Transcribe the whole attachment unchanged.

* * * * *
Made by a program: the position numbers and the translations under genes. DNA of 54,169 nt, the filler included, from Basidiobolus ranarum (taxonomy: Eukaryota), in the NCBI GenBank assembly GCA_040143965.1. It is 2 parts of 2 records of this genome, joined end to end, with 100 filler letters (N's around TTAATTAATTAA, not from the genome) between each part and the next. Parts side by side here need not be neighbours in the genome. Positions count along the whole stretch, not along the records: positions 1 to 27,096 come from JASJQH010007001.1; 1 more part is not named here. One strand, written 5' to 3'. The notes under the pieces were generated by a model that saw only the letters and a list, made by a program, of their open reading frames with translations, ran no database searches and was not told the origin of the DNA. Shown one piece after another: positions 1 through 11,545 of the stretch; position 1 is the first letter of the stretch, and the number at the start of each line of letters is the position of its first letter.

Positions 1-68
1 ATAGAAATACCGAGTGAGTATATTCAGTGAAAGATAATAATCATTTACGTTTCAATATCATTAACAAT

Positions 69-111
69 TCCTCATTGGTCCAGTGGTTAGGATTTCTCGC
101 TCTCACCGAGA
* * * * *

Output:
Made by a program: the position numbers and the translations under genes. DNA of 54,169 nt, the filler included, from Basidiobolus ranarum (taxonomy: Eukaryota), in the NCBI GenBank assembly GCA_040143965.1. It is 2 parts of 2 records of this genome, joined end to end, with 100 filler letters (N's around TTAATTAATTAA, not from the genome) between each part and the next. Parts side by side here need not be neighbours in the genome. Positions count along the whole stretch, not along the records: positions 1 to 27,096 come from JASJQH010007001.1; 1 more part is not named here. One strand, written 5' to 3'. The notes under the pieces were generated by a model that saw only the letters and a list, made by a program, of their open reading frames with translations, ran no database searches and was not told the origin of the DNA. Shown one piece after another: positions 1 through 11,545 of the stretch; position 1 is the first letter of the stretch, and the number at the start of each line of letters is the position of its first letter.

Positions 1-68
1 ATAGAAATACCGAGTGAGTATATTCAGTGAAAGATAATAATCATTTACGTTTCAATATCATTAACAAT

Positions 69-111
69 TCCTCATTGGTCCAGTGGTTAGGATTTCTCGC
101 TCTCACCGAGA